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Rap as a Teaching Tool: Educators in New York Are Helping Students Pass the State Exams With the Use of Hip Hop

freshprep classEducators in New York City are using hip hop as a teaching tool with such effectiveness that many Black and Hispanic students who had already failed the state’s tough Regents exams—required for graduation in New York—are passing with ease at the schools that have adopted the hip hop teaching method.

The New York Regents exam is a test that has tortured New Yorkers for generations. It was first introduced in the late 1800’s as a way to test the rigors of school instruction in the state. To meet the requirements for graduation, all public high school students have to pass five Regents Exams, in math, science, global history, U.S. history and English. Students are allowed to take the exams as many times as needed until they either pass or age out of high school. As a result, some students fail the exam many times. For example, in 2011, just 56 percent of the students in New York City passed the Regents exam in global history.

The innovative hip hop program is called Fresh Prep and it specifically targets students who have already failed the exam. The program was started in 2009 by a performing arts teaching collective called the Urban Arts Partnership, sending performers into schools to use rap lyrics and role-playing to drill students on the test topics.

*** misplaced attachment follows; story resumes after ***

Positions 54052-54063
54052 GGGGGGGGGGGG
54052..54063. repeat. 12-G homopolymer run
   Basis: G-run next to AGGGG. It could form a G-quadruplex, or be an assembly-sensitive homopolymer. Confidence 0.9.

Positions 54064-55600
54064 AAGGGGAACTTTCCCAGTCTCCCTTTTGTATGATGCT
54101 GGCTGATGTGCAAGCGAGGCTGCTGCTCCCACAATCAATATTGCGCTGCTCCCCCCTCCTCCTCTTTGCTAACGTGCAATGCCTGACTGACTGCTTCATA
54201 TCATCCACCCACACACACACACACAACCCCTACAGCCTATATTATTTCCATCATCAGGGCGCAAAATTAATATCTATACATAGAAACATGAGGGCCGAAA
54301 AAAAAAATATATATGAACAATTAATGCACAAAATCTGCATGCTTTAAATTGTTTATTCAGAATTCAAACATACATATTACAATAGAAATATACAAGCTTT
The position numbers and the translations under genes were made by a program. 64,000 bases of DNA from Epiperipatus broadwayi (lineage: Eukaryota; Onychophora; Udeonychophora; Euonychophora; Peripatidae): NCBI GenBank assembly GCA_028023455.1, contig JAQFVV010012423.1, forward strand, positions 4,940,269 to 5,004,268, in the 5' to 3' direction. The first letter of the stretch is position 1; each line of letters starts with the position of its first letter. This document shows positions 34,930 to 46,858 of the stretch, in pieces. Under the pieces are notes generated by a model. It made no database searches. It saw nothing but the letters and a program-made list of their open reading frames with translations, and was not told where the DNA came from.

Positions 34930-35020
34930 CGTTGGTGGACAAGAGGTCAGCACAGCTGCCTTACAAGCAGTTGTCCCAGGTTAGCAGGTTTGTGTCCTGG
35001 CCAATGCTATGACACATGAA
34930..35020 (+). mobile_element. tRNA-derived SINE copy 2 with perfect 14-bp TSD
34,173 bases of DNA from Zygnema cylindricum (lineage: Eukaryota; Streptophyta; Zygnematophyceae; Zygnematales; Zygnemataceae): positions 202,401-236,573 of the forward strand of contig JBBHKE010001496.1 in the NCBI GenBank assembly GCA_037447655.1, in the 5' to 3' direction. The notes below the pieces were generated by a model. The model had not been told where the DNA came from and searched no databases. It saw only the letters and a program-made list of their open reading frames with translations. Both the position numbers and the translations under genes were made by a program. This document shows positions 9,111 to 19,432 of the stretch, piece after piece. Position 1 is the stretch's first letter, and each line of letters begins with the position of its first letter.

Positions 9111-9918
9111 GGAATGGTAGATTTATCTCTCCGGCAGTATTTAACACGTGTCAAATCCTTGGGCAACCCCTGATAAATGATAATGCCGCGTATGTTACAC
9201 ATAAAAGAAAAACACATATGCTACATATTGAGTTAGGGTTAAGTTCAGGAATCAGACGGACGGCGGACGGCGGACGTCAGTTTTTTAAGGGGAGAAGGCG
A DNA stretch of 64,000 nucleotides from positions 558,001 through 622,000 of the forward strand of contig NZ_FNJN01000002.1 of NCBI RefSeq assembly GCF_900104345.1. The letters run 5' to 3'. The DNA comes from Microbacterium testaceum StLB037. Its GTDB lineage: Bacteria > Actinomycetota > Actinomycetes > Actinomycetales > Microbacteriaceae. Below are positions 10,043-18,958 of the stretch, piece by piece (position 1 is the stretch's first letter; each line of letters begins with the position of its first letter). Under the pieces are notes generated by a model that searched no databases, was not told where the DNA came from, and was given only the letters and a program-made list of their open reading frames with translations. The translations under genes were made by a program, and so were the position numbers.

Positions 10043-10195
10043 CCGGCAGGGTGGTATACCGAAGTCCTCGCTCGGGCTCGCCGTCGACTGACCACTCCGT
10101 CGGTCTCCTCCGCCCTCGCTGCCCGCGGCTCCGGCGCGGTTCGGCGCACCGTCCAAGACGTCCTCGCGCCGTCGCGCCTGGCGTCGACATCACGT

While many might dismiss the idea of using this musical form as a teaching tool, there’s one fact that can’t be denied: It works. When it first went into Manhattan’s New Design High School, it focused on a class where all of the students had failed the global history exam at least once and some as many as five times. After just 12 days of Fresh Prep, 79 percent of the students passed the exam.

In the last six years it has expanded to 21 classrooms in nine high schools throughout the city, focusing on the world history, U.S. history and English exams.

“It’s based off of Gardner’s Theory of Multiple Intelligences, which states that children learn in more than one way,” James Miles, a comedian and actor who’s been with Urban Arts since 2008, said in a profile of the program on “Fresh students learn the content logically in a book, linguistically in a rhyme, musically from the original hip-hop songs, and kinesthetically moving the body to the music allowing for mastery of the subject. In class, students listen to music, memorize the music, perform the music, and pass the test because of the music.”

In one class at New Design High, as the performers rolled out dense rap verses that contained chunks of global history, the performers and students made their way through a history of civilizations without the use of a textbook—instead passing around the room an inflatable globe that doubled as a talking shell/microphone.

“It’s a lot of stuff when you’re sitting in a class for 45 minutes,” said Gelyanne Rivera, 15, at New Design High School. “I get bored. With this, I’m participating and asking questions.”



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